Oberlin Blogs

Education, Politics, Education

March 31, 2012

Jacob Lamoureux ’12

There are seven wonderful free days between the end of Winter Term and the start of spring semester, and I used one of them this year to go up to Cleveland with my buddies Rene and Roger to hear a talk by the noted educational historian and commentator Diane Ravitch.

Ravitch is famous for changing her mind about "accountability" and "choice" as solutions to what's ailing American education. Those promoting the policies she once endorsed she now calls "corporate reformers" for their business-minded strategies.

I learned quite a bit from her talk1 and thoroughly appreciated her defense of teaching as a profession, but – long story shortlisted to footnote2 – I disagreed strongly with some of what she had to say. For instance, I have been a fan of (at least the idea & possibilities of) charter schools ever since I represented them in a debate in President Krislov's education policy class.

Now there are definitely too many crappy charter schools, just as there are too many crappy public and private schools, but conveniently unmentioned by Ravitch was any mention of the 17% of charter schools that outperform their fully public counterparts; it seems the best idea is to study these "bright spots" and put the crappy charters on probation, which will lead to unsympathetic shutdown if they fail to improve. (If my points seem weak to you, blame my self-control in eviscerating the wonk talk and resisting the further temptation to fortify my position, mindful that this is an Oberlin Blog post and not an opinion piece in Education Week.)

By the end, I was getting all antsy in my seat because, while Ravitch argued against alternatives, she provided no data in support of why public schools should be the only option. (Perhaps you don't have to justify the choir when you're preaching to it.) I was also turned off by her exaggerations, which ranged from the claim that the U.S. leads the world in child poverty3 to anecdotes about great schools and teachers – her example of a teacher with 92% raised scores failing to get the predicted 93% the following year – getting F's from the District. She also summarily dismissed homeschooling, of which I am a product.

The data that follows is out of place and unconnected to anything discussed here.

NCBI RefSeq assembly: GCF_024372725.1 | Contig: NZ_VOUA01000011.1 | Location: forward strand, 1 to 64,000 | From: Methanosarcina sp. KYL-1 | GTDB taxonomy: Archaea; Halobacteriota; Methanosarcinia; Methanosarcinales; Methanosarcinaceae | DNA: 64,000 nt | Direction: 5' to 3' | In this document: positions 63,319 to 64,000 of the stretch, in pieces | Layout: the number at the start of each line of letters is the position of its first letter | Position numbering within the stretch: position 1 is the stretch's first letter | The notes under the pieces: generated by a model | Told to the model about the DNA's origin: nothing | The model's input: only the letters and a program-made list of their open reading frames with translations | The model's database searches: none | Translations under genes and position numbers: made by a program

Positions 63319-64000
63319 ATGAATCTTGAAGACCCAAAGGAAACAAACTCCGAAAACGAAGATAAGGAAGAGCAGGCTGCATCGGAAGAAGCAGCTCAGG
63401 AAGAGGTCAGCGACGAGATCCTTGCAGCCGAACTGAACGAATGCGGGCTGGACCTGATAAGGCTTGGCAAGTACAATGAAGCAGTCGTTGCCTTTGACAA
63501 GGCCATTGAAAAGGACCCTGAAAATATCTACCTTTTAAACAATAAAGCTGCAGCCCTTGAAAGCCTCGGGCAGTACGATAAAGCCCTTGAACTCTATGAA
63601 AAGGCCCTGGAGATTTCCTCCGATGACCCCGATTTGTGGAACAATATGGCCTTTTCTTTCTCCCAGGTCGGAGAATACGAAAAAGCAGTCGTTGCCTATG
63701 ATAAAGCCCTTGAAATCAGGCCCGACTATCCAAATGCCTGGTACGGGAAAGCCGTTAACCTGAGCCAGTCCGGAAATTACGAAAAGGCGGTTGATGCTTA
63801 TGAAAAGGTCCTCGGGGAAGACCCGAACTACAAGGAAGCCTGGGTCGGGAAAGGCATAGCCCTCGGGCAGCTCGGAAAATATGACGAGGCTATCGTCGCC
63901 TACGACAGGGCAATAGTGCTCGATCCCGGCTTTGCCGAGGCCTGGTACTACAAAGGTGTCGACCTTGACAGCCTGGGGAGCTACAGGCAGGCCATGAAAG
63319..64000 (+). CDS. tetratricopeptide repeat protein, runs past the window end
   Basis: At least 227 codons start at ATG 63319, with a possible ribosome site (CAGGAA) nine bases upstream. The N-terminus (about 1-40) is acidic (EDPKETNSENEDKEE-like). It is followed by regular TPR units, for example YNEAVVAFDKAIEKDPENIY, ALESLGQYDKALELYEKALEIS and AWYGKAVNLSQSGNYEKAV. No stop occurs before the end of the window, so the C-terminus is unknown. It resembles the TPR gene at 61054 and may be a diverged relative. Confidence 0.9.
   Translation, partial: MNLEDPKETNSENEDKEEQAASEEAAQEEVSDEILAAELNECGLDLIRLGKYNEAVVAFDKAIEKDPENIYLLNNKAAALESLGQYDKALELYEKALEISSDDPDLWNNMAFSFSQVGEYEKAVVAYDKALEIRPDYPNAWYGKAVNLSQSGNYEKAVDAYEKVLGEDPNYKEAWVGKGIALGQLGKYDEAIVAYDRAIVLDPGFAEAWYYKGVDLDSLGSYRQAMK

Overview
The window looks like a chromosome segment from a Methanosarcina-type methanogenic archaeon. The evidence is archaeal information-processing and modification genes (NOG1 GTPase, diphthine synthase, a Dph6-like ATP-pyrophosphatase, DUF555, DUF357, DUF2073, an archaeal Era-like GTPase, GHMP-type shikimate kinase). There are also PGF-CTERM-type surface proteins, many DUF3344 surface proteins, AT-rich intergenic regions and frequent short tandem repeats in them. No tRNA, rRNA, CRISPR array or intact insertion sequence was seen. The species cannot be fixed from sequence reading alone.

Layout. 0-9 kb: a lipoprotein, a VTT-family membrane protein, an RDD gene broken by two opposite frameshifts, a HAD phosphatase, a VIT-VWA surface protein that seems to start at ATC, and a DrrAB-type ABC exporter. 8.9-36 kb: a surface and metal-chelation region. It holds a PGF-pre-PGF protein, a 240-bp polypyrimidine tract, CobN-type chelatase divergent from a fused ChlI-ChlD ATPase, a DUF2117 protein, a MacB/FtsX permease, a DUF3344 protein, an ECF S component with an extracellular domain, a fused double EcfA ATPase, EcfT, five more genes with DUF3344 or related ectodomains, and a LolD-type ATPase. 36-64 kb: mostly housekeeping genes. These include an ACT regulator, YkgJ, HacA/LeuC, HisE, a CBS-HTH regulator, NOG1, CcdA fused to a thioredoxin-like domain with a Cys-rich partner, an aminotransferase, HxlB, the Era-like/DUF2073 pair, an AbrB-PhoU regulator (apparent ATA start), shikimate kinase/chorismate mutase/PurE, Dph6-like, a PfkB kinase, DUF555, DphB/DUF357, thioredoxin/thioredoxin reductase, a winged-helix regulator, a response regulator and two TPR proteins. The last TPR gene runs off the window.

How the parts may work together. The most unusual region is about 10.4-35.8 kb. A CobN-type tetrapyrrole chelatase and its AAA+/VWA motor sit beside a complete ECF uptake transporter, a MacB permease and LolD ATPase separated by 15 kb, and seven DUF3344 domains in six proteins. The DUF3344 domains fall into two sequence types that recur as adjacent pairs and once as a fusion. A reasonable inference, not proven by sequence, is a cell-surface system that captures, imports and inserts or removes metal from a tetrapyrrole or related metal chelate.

My point, as far as our current discussion is concerned, is that I neglected to raise my hand and challenge her during the Q&A. The nosebleed I got halfway through didn't help, but even without Joe there to help me control it, I can't fully blame it for the fact I didn't ask a question. The event was sponsored by the Cleveland Teachers Union and they loved Ravitch; if the audience had been any friendlier, we would have been at a Quaker meeting. Put differently (and in Roger's words), it was a bit of a circle jerk, and so I kept quiet. The one guy who did challenge Ravitch, on homeschooling, was shouted down by the audience. I wasn't in the mood to have two hundred people scowl me while trying to suppress the nasal flow.

On the other end of the spectrum of audience friendliness, John Bolton recently came to give a talk at Oberlin. If you, like me two days before, have no clue who John Bolton is, here's his Wikipedia entry. In short, he was U.S. ambassador to the UN under Bush II and his stances on foreign policy are strongly neoconservative. At the door, we were handed a sheet from the Dean of Studies Office entitled "General Principles for Dissent/Protest," which included "Responding vocally to the speaker, spontaneously and temporarily, is generally acceptable."

A few of my peers took that to heart straight away. When Bolton finished a sentence with "safe to preserve American prosperity," a girl sitting just in front of me shouted out "for the rich!" Aside from the fairly uncontroversial point that not having nuclear missiles hit U.S. cities is a benefit that extends to sundry socioeconomic demographics, I was rather dismayed at this display of obnoxiousness. But it was only the beginning.